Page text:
Leadership isn’t an innate skill we magically wake up with. It’s learned. In fact, your team is learning it from you every day. Is your behavior a good instructor?

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Categories
Leadership

Leadership & change

We spend a lot of time talking about things you can do to make sure that your business is around next year, or a few years from now. It’s a continuous effort. Still, things change and will keep changing, of course. That may seem like an almost silly comment to make, but the thing is, it’s not just aspects of your business that change. The nature of change itself is changing. Not only the nature of those changes, but the speed of the changes as well as how fast the rate of change changes. That’s what can sneak up on you.

Pulling Gs

That “how fast the rate of change changes” thing may be a bit of a hair puller. What we’re talking about is the difference between speed (how fast something is moving) and acceleration (how fast a moving object’s speed is increasing). To put it in more familiar terms, think about how a car or plane accelerate or turn. Their change in direction is measured in “Gs” – ie: G-forces. A single G is the force we all feel from the earth’s gravity. A car might be going 40 miles an hour at a moment in time, but it might be accelerating at a rate that causes the driver to experience multiple Gs.

Most people don’t get the opportunity to handle more than a G or two. Why? Outside of roller coasters, multiple Gs are usually experienced only by professional race drivers and pilots. Think about any scene that you’ve seen in a movie or TV show where a novice flier is a passenger in a fighter jet. In most of these situations, the pilot is asked to have a little “fun” with the novice flier and make some high G-force turns. The novice flier doesn’t take that very well. After training and time experiencing multiple Gs, their mind and their body will figure it out and they’ll get used to it. That works for G-forces and for the pace of change.

Change at the office

The difficulty of dealing with multiple Gs is high. It’s not for everyone. The increasing pace of change is a growing challenge for owners, managers, and teams.

Think about your industry and what’s changed in the last five years, and consider how fast that change has occurred. Now compare that pace to the pace and volume of change in the 15 year period prior to that.

More things have changed in the last five years than changed in the prior 15. If you look back another couple of decades, you’ll see the same thing. Lots of things changed from 1980 to 2000. But as you got closer to 2000, the changes accelerated. As you came closer to 2010, the speed of change continued to increase. Dealing with this as a leader is your challenge and responsibility.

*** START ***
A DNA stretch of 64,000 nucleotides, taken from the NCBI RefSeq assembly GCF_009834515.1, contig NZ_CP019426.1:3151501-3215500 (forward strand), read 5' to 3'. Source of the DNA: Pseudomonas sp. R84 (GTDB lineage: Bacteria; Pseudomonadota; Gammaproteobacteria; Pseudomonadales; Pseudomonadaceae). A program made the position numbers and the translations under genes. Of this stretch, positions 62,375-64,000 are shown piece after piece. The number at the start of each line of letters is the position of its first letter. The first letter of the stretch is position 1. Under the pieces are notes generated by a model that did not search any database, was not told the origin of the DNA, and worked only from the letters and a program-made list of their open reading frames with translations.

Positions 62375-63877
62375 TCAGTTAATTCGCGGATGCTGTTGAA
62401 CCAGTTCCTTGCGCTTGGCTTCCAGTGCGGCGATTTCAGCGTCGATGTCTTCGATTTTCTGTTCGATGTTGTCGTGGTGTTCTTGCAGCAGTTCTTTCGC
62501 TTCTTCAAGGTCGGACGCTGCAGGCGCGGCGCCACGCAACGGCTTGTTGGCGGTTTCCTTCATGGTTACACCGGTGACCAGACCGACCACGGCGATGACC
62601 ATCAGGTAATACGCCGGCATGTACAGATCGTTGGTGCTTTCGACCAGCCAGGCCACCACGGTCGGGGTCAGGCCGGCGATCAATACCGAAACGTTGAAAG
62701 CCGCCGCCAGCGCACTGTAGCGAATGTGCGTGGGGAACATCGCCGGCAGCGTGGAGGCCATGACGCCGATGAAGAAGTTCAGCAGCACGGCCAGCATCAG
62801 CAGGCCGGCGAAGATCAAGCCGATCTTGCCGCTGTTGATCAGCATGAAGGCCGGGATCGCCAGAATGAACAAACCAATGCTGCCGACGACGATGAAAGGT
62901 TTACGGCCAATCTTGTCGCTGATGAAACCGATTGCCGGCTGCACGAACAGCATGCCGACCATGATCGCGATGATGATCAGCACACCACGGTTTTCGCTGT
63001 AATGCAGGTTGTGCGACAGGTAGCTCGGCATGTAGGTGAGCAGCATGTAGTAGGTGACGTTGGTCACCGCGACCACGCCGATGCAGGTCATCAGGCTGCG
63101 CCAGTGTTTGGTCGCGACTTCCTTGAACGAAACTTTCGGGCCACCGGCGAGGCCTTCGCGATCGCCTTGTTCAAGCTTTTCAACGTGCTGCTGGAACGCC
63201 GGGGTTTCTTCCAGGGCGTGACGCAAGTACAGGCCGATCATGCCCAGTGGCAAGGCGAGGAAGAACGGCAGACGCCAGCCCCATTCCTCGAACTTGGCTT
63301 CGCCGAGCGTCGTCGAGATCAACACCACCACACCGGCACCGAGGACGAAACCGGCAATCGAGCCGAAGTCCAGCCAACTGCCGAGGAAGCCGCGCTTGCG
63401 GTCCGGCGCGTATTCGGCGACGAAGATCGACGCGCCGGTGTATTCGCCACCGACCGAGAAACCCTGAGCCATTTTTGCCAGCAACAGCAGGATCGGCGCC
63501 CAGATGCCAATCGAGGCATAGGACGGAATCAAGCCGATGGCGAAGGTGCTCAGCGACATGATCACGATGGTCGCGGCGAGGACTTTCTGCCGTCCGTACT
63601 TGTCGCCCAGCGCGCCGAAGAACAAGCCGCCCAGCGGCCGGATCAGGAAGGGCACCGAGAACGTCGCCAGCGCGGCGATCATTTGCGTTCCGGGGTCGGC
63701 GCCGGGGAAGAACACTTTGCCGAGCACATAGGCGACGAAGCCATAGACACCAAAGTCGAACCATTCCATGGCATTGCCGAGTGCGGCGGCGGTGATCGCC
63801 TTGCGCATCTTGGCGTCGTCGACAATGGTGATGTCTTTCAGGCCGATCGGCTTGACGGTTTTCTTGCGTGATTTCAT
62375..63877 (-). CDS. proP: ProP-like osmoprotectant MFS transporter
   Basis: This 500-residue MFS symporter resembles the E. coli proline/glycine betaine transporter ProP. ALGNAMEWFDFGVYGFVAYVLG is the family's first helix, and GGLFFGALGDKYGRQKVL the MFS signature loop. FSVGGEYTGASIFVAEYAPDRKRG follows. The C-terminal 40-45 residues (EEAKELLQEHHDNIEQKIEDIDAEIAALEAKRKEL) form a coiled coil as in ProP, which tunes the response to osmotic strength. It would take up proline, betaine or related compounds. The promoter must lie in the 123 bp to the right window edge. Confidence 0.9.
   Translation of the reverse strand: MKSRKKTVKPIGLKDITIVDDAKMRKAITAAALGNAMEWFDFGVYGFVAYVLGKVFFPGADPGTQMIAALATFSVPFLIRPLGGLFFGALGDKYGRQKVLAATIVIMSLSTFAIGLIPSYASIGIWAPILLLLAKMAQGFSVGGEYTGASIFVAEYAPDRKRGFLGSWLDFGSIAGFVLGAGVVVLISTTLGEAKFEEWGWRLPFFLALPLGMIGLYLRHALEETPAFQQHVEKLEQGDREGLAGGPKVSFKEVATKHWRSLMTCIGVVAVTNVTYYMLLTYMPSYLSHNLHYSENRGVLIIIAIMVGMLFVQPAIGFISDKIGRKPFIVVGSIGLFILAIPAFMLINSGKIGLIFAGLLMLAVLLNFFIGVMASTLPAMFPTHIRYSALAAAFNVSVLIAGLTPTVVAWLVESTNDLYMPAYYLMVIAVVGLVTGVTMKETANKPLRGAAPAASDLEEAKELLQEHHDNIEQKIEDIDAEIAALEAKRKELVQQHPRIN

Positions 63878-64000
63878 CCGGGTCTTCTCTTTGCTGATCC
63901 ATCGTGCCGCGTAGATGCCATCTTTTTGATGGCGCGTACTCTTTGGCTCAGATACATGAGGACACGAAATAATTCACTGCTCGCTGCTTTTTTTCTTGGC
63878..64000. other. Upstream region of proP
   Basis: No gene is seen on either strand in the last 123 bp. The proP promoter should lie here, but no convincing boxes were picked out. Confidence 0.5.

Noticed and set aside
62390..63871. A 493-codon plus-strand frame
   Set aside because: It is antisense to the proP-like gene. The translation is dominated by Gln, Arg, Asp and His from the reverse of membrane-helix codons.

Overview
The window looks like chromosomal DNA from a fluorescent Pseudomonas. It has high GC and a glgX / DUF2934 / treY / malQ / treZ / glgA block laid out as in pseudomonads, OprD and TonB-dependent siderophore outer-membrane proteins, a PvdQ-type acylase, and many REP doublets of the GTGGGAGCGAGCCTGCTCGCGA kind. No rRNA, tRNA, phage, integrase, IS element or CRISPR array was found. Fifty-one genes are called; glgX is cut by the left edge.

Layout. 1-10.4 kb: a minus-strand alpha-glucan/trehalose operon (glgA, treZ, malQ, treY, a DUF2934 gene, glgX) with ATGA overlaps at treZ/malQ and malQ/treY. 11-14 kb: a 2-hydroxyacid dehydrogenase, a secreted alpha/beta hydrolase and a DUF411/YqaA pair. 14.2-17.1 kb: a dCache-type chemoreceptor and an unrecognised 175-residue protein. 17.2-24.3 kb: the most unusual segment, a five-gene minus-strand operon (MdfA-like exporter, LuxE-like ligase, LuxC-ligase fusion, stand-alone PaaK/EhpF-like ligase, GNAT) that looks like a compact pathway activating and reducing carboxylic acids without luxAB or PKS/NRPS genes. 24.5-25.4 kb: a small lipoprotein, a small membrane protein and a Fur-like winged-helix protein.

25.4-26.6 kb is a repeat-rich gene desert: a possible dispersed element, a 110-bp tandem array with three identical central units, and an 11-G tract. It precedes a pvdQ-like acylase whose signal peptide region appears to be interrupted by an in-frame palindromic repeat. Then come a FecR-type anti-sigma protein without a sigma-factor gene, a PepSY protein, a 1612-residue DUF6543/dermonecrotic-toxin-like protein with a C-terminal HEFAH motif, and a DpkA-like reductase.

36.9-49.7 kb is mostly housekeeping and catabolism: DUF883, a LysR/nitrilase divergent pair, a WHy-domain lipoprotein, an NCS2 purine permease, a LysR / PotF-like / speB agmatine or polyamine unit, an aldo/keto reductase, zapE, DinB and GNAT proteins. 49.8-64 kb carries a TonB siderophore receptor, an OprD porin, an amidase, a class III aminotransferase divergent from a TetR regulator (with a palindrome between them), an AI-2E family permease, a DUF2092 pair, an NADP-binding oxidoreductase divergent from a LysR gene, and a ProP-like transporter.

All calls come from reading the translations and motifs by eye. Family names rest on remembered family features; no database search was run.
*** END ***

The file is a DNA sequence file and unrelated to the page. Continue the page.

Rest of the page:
The issue?

The challenge of the ever-increasing pace of change is the same topic we discuss in other contexts all the time: Leadership.

The leadership in most companies and governments (large and small, at all levels) is not keeping up. If you look at how companies are being managed, many managed as they were 10 or 20 years ago. To be sure, it’s great that they’re still open after that long. It’s not a small accomplishment. I don’t mean to say that management a decade or three in the past was wrong, poor, etc. I’m simply saying that things move quicker than ever today. Preparing for, researching, and managing change was a substantial senior leadership responsibility a few decades ago. Today, this task is tougher than ever.

Your ability to keep up is critical to being here for another 10 or 20 years. You’ve also got to help your managers stay on top of whatever is changing in your market. It isn’t something you can set aside for years (or even months in some markets). Work it into your plans. You don’t necessarily have to adopt every change, but you do need to be aware of them and form a strategy to either adopt or otherwise deal with them.

While I don’t generally comment on political topics, these issues obviously confound governments as well. Drones, cybersecurity, the gig economy, and the internet in general stick out as obvious examples of areas where governments have struggled to deal with change. There are others – not all related to internet topics. Ask plenty of questions of your candidates.